To judge the qualities of an Arab horse, the desert men would study the head first. Were the eyes like those of the antelope, set low and wide apart? Enormous and dark in repose? Fiery as sun and stars in excitement? And the ears—did they prick and point inward as if each point were a magnet for the other? And was the face wedge-shaped? Wide at the forehead, tapering to a muzzle so fine the creature might lip water from a tea cup? And did the profile hollow out between forehead and muzzle like the surface of a saucer? If all the answers were yes, the animal was of royal blood.

Color was of no great concern. Chestnut or bay, nutmeg brown or iron gray, all were good. But, under the hair, the skin had to be jet black for protection against the rays of the sun. This underlying blackness is still found in Arabians today and it gives to the bodycoat a lively luster.

As for size, even the smallest Arabians are big enough. Warriors of all eras rode them to battle. George Washington’s Arabian charger, Magnolia, was delicately made, but she was big enough to carry him through his fiercest campaigns. And Napoleon’s desert stallion, Marengo, bore him on his long retreat from Moscow.

What were the beginnings of these little warriors? Where did they come from? Did the Creator actually take a handful of south wind and say, “I create thee, O Arabian; I give thee flight without wings”?

Storytellers of Arabia explain it this way. “Since time’s beginning,” they say, “the root or spring of the horse was in the land of the Arab. Our sheiks found them running wild. They caught the foals and gentled them.” History can discover no better answer. The Arab horse is the oldest domesticated species in the world. Early rock drawings depict slender horses with arched necks and the typical high-flung tails, for all the world like today’s Arabs.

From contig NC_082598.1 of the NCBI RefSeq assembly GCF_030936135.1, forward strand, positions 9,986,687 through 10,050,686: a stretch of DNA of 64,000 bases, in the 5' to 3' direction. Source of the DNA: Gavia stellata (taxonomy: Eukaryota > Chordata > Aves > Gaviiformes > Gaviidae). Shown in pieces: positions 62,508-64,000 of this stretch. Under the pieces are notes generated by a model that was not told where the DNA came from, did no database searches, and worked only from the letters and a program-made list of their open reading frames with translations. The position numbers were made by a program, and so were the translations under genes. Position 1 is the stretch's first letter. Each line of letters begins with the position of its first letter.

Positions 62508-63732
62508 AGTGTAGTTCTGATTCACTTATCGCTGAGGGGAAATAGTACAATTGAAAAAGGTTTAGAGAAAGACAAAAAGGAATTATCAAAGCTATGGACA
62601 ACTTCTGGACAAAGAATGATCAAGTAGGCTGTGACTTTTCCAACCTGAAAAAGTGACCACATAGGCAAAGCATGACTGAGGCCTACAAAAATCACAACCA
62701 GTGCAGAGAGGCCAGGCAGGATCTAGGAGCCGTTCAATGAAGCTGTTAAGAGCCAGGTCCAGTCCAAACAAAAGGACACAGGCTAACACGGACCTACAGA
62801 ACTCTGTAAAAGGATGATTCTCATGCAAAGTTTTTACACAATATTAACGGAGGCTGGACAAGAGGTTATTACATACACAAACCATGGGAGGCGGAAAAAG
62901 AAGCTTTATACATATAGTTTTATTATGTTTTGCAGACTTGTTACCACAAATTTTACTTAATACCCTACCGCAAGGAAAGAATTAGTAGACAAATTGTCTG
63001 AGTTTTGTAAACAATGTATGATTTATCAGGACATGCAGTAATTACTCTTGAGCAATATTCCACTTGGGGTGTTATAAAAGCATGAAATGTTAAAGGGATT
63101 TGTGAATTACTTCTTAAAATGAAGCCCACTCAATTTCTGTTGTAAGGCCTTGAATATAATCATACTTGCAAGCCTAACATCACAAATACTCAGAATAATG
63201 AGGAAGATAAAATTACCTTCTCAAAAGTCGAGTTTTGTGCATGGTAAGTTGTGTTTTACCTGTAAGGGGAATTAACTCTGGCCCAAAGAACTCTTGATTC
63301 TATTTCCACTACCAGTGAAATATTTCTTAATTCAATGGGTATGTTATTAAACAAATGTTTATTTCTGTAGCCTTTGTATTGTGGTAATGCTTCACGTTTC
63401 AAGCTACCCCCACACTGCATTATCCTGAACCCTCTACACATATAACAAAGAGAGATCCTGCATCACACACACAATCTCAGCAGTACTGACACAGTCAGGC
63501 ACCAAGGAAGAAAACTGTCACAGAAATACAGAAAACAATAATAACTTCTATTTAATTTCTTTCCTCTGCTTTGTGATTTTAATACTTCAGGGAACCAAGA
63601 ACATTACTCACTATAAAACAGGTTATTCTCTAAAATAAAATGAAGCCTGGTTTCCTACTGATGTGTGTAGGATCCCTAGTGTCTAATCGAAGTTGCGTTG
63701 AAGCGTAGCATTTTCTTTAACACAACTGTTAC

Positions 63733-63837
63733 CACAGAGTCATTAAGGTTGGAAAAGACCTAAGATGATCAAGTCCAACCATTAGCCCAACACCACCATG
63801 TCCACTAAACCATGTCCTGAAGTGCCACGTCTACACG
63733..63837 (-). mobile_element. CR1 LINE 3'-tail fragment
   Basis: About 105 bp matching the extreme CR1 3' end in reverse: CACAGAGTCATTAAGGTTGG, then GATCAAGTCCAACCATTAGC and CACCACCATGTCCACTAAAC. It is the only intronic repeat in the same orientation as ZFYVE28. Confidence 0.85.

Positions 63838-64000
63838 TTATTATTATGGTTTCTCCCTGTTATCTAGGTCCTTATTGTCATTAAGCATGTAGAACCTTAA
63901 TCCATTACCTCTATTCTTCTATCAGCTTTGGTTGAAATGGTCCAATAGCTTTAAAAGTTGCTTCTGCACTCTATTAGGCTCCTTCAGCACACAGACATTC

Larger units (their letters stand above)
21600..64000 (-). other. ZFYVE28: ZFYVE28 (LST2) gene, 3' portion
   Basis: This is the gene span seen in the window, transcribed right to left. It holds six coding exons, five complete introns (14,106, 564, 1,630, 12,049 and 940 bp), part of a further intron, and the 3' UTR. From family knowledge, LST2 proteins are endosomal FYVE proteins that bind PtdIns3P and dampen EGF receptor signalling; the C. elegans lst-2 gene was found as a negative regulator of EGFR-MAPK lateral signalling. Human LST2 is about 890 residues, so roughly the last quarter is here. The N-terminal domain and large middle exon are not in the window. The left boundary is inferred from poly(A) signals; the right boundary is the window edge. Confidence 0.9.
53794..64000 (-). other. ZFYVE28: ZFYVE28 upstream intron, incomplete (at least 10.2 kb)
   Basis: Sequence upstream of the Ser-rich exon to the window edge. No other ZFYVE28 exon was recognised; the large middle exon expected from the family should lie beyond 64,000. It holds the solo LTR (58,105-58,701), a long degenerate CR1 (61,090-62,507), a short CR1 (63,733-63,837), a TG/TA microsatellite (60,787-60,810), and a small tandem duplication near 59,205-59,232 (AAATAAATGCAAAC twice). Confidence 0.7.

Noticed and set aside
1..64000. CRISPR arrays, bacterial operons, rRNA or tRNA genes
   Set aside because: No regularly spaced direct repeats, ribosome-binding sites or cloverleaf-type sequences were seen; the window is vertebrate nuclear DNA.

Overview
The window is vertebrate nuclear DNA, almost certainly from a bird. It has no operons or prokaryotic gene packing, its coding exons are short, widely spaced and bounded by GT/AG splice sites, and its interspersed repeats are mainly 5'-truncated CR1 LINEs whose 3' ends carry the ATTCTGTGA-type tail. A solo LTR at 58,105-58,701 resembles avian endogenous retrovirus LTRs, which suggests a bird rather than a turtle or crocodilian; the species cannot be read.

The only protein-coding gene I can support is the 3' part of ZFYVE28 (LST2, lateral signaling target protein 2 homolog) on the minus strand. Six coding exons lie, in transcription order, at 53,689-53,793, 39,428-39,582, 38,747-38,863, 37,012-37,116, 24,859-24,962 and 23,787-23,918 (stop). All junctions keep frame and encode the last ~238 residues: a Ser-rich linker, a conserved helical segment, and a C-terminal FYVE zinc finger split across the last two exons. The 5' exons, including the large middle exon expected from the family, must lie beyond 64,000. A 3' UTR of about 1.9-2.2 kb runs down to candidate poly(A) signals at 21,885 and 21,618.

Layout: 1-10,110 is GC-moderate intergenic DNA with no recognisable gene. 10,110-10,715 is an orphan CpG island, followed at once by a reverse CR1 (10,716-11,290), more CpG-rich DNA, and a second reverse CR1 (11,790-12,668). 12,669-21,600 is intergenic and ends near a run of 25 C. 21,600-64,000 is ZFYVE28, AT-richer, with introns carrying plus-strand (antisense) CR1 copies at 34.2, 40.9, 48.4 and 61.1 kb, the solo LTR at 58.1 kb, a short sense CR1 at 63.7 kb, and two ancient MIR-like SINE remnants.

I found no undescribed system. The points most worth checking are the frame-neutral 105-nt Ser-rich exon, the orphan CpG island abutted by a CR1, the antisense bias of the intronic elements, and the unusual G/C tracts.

The storytellers relate that the Prophet Mohammed would tolerate only the most obedient mares for his campaigns. To test them he penned a hundred thirst-maddened horses within sight and smell of a clear stream. Turned loose at last, they stampeded for water but, almost there, they heard the notes of the war bugle. Only five mares halted. These were chosen by the Prophet to mother the race.

One of the five was named “Of-the-Cloak” because of a curious incident. A rider, escaping from an enemy, threw off his cloak for greater freedom. Picture his surprise when he arrived in camp to find that the arched tail of his mare had caught and held the cloak. Ever afterward this mare’s descendants were called Abeyan or “Of-the-Cloak.” Today the up-flung tail of the Arab is one of the chief characteristics of the species.

When recent wars threatened the Arabian horse with extinction, Sir Wilfred Blunt and his wife, Lady Anne, imported the finest Arab mares and stallions into England. They knew that Arab blood is a white flame in its purity and, if it were snuffed out, there would be no way to refresh the blood of modern breeds. Today America is helping in the crusade which the Blunts began. There are now more Arabian horses in the United States than in all Arabia! They are used for pleasure and for work on ranches. But these uses are of small importance. Wise horsemen are carrying on the strain, breeding Arabian stallions to Arabian mares to preserve the blood in its purity. Then it will always be available for future generations. Arabian blood is like the rare elements added to steel which give it the superior qualities of fineness and strength.

And so the blood of the “Daughters of the Wind” has streamed west, its strength undiluted, its character unchanged. In the wide-set eyes of these Arabian horses there is still the fire of sun and stars, and in their motion the flow of small winds and the tide of great ones. War horses. Builders of other breeds. Yet holders of their own purity.

About The Author

Marguerite Henry (1902–1997) was the beloved author of such classic horse stories as King of the WindMisty of Chincoteague, and Stormy, Misty’s Foal, and her work has won several Newbery Awards and Honors. 

About The Illustrator

Wesley Dennis was best known for his illustrations in collaboration with author Marguerite Henry. They published sixteen books together.